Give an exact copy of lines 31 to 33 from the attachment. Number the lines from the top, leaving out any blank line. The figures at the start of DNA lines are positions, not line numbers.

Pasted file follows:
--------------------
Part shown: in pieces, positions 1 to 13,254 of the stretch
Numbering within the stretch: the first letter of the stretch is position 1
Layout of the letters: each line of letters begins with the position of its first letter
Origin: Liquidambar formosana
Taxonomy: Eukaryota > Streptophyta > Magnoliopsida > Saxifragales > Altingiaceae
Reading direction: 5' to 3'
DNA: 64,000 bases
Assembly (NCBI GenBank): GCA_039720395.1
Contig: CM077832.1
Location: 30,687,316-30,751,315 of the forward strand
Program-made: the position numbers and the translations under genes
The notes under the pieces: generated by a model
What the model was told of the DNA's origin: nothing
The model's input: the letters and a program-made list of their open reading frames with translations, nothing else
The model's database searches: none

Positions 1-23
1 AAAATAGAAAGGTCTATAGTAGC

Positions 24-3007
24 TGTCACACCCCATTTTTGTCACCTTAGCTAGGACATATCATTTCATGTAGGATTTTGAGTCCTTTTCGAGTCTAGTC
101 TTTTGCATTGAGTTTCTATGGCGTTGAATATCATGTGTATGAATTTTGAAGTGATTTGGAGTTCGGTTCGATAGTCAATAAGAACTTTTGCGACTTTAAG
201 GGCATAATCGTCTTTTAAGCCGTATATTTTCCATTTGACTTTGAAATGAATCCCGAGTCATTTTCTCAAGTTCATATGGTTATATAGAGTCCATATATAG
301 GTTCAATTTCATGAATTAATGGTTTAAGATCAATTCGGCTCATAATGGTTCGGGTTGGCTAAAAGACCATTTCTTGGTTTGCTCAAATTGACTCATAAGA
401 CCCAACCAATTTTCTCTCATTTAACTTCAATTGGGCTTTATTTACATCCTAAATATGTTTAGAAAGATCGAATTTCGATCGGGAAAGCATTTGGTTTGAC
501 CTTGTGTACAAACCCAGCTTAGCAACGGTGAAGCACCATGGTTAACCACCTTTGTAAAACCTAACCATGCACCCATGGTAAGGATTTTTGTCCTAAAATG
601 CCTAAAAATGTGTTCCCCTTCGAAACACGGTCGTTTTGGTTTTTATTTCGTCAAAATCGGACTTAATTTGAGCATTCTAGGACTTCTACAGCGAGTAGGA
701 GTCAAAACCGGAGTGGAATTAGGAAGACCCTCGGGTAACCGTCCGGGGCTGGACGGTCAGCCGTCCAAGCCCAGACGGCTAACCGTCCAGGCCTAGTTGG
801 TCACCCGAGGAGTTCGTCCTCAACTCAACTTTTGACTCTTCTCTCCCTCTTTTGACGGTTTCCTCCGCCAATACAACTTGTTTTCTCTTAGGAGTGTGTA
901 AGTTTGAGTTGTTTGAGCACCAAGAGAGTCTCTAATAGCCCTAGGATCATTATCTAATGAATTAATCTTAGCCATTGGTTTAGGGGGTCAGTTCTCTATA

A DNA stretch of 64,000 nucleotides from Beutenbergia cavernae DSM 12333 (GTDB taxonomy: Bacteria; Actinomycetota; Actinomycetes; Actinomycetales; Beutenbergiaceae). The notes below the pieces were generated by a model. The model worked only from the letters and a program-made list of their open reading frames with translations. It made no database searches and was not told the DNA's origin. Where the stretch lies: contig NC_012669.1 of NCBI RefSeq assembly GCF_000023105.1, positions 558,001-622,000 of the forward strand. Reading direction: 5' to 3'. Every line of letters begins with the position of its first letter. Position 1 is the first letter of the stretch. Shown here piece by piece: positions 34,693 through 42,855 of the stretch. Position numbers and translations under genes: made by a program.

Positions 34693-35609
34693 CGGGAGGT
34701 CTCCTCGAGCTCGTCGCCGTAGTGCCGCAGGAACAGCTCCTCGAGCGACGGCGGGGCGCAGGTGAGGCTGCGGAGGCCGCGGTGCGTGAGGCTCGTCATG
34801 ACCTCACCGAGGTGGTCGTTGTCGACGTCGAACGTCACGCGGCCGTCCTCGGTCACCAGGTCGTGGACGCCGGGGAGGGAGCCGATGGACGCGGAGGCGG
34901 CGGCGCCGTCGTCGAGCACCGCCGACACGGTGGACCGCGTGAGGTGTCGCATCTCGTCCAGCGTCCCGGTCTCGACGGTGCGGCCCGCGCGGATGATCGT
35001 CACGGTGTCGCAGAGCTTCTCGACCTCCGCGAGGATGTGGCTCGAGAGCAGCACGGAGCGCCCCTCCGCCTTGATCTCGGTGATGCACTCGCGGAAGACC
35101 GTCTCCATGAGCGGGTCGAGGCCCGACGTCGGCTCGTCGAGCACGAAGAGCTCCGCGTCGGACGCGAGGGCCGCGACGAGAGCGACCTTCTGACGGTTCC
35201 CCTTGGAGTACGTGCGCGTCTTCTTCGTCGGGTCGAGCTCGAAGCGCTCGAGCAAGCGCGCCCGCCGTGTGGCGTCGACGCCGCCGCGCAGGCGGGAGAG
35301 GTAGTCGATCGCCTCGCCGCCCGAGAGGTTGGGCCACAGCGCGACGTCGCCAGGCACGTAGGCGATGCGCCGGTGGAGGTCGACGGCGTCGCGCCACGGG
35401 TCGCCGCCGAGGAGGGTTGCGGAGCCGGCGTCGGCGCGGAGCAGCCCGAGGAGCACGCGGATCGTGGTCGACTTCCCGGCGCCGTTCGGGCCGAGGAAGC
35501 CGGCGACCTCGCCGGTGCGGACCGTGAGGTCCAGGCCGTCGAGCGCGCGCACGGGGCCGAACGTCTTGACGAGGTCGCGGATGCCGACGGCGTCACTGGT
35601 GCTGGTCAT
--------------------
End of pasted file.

34693 CGGGAGGT
34701 CTCCTCGAGCTCGTCGCCGTAGTGCCGCAGGAACAGCTCCTCGAGCGACGGCGGGGCGCAGGTGAGGCTGCGGAGGCCGCGGTGCGTGAGGCTCGTCATG
34801 ACCTCACCGAGGTGGTCGTTGTCGACGTCGAACGTCACGCGGCCGTCCTCGGTCACCAGGTCGTGGACGCCGGGGAGGGAGCCGATGGACGCGGAGGCGG